“I am prepared to do something that makes sense,” he said.
“We just need to see that option.”
TIME WILL ADD TROUBLE
Owens said the shutdown probably will not have a major impact on the district in the short term, but it could create problems down the road.
He said mail delivery and the U.S. Customs and Border Patrol operation at the northern border should not be affected.
“But if this goes on 10 or 15 days, this could be a problem,” he said.
A solution will not be found unless all government leaders get together, Owens said, and the longer the shutdown goes, the more restless the public will get.
“As pressure grows, I think the likelihood of people coming together grows exponentially.”
One group keeping a close eye on the shutdown is North Country Honor Flight. The group arranges for World War II veterans to travel to Washington, D.C., to visit the monument dedicated to their efforts and other sights.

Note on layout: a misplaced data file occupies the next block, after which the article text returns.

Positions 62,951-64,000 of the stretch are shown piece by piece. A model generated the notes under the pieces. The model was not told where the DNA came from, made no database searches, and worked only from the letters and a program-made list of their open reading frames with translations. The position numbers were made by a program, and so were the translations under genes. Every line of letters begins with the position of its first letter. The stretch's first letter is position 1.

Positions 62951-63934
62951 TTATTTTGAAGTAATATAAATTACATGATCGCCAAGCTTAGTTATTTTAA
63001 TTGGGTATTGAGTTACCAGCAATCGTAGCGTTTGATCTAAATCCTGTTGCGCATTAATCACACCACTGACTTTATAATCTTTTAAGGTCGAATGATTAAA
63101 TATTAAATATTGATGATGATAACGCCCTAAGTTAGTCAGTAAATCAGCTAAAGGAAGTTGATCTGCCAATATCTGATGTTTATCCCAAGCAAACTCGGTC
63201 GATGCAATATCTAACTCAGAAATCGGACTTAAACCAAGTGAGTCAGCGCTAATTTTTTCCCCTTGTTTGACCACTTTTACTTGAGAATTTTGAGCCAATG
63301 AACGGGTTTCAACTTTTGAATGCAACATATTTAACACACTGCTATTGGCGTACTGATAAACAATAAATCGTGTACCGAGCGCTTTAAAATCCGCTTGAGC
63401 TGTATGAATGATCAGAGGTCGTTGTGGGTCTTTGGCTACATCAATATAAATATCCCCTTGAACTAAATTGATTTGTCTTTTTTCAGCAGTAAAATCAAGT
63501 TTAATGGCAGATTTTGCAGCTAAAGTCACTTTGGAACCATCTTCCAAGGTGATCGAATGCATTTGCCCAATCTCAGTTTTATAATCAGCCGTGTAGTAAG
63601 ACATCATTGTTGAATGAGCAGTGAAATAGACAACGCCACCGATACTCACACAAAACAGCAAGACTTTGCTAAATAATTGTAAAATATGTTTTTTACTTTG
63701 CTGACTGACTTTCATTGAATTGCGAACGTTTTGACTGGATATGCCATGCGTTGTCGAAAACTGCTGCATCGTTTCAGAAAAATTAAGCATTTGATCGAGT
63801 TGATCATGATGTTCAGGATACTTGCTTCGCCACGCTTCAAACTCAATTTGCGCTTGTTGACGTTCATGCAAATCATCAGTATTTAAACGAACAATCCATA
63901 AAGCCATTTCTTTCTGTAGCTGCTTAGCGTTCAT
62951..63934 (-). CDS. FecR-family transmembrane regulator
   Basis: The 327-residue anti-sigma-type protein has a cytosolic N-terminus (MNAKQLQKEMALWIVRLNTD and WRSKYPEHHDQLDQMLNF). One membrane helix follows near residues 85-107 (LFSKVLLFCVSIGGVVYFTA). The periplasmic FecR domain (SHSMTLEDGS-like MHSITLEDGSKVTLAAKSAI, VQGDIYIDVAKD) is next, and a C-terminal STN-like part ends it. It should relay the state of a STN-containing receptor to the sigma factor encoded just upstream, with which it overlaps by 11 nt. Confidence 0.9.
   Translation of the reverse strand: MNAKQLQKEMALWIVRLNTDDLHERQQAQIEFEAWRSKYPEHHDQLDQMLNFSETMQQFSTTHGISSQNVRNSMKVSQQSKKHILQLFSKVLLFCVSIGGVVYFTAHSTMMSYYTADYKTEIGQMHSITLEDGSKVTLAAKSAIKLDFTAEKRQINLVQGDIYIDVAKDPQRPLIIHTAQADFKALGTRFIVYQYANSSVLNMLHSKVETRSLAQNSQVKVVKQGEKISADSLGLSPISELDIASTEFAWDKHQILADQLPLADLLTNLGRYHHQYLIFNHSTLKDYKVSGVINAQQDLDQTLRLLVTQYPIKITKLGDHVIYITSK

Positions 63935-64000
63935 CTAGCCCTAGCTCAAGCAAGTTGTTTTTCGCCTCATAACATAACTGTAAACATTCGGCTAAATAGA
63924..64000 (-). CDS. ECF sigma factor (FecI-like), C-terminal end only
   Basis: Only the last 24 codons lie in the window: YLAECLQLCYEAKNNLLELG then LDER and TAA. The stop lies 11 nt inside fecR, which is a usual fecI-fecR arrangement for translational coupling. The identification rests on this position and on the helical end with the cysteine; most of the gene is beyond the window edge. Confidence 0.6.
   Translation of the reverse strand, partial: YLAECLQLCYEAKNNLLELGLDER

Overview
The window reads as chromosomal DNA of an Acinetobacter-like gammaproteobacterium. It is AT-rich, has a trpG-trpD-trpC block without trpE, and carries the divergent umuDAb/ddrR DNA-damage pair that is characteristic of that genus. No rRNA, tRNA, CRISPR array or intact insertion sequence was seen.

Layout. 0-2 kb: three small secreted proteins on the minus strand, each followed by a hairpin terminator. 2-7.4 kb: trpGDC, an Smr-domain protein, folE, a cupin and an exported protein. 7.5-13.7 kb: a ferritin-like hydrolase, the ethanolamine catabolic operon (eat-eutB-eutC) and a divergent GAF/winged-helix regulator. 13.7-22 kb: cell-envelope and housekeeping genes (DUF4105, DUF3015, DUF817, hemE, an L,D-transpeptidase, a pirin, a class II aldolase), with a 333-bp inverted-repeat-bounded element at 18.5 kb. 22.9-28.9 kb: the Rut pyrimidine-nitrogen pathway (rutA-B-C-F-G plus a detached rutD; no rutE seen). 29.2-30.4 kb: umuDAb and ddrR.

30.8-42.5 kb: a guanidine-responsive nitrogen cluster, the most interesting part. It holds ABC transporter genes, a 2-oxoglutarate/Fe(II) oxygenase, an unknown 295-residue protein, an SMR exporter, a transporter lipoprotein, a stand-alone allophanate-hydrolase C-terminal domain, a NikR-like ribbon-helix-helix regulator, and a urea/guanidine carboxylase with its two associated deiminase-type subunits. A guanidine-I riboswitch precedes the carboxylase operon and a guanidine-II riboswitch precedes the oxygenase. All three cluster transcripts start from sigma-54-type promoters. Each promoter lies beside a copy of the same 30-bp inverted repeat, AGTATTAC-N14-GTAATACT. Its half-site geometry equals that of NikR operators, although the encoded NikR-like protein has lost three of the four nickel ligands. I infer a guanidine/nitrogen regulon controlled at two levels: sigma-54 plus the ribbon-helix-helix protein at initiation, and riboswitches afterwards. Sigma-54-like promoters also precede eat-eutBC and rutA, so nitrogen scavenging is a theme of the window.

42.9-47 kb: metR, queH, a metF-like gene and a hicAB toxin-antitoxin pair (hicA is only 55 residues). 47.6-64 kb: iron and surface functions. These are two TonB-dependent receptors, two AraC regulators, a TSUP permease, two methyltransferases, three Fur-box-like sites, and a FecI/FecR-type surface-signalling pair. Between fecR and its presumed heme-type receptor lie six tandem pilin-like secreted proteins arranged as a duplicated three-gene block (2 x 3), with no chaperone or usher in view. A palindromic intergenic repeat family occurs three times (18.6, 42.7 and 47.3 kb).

About a dozen veterans from the North Country are scheduled to fly to Washington on Oct. 12 for a visit.
The monument was closed Tuesday due to the federal parks shutdown, and barricades were erected.
But 92 World War II veterans from Mississippi reportedly knocked over the barricades and went in to see their monument anyway. Another group from Iowa showed up later and also made their way into the venue as National Park Police stood by.
Danny Kaifetz, director of North Country Honor Flight, said they are planning to go ahead with their trip on Oct. 12 no matter what.
“How ridiculous is it to shut down that monument,” he said. “It’s an outdoor monument, with no ticket booth or anything. You just walk in. It’s like trying to close Lake Champlain or close a mountain.
“It probably cost more to close it than leave it alone.”
Kaifetz said the veterans from Mississippi deserve credit for not backing down to the government shutdown.
“It took a group of 90-year-olds to stand up for their rights and show the government that they don’t have to take this.”
Email Joe LoTemplio:email@example.com